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Sigmund Freud: The Unconscious
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One of Freud's central achievements was to demonstrate how unacceptable thoughts and feelings are repressed into the unconscious, from where they continue to exert a decisive influence over our lives.
This volume contains a key statement about evidence for the unconscious, and how it works, as well as major essays on all the fundamentals of mental functioning. Freud explores how we are torn between the pleasure principle and the reality principle, how we often find ways both to express and to deny what we most fear, and why certain men need fetishes for their sexual satisfaction. His study of our most basic drives, and how they are transformed, brilliantly illuminates the nature of sadism, masochism, exhibitionism and voyeurism.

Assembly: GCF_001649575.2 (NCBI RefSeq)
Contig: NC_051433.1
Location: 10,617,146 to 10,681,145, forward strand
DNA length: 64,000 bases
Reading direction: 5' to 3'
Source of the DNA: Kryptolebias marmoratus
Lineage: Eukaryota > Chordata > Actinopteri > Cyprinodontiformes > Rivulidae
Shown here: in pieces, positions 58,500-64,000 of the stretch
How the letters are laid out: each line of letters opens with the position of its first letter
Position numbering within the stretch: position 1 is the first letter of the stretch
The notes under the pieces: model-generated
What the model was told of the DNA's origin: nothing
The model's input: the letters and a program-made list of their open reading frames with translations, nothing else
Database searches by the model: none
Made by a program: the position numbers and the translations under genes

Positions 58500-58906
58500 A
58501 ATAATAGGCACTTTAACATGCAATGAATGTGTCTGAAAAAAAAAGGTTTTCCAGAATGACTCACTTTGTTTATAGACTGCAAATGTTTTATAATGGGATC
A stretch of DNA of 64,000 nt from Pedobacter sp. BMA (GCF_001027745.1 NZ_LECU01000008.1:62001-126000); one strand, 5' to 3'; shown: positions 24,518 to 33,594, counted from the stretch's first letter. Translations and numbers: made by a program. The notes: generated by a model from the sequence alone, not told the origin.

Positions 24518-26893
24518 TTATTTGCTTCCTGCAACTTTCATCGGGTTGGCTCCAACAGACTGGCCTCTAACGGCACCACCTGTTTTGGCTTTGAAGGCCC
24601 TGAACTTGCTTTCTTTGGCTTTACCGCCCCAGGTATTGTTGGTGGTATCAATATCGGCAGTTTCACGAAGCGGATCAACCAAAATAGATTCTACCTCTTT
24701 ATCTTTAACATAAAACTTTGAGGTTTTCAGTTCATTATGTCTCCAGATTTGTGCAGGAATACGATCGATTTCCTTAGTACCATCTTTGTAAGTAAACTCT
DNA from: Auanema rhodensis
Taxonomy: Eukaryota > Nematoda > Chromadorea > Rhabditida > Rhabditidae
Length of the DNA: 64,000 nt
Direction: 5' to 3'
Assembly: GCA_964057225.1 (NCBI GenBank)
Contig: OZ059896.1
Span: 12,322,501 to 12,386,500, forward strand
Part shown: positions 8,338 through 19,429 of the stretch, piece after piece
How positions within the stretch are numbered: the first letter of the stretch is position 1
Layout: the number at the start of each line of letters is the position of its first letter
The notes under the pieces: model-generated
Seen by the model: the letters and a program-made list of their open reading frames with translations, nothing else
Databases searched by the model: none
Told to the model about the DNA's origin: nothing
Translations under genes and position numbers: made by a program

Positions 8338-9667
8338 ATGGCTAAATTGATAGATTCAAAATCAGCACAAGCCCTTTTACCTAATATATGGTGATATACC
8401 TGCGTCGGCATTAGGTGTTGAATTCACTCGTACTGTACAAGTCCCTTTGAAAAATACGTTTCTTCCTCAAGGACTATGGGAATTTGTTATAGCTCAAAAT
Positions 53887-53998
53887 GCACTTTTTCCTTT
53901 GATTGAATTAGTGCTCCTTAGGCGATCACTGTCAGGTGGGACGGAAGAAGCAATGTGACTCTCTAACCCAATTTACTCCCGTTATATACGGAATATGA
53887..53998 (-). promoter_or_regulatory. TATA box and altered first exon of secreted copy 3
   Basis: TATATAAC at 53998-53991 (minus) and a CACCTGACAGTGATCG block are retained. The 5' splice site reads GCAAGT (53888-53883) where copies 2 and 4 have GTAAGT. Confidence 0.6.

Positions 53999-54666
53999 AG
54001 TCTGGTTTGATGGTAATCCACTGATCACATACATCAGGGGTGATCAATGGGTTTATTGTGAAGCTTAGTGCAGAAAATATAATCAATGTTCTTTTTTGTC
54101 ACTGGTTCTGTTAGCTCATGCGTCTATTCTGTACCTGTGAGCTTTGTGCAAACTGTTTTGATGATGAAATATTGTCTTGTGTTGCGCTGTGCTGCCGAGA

Contents: Formulations on the Zwo Principles of Psychic Functioning / Drives and their Fates / Repression / The Unconscious / Negation / Fetishism / The Splitting of the Ego in Defence Processes
Sigmund Freud was born in 1856 and died in exile in London in 1939. As a writer and doctor he remains one of the most informing voices of the twentieth century.
|Sorozatcím||Penguin Modern Classics|
|Szerző||Sigmund Freud, Graham Frankland (Translator), Mark Cousins (Foreword)|
|Oldalszám és illusztrációk||208 pages|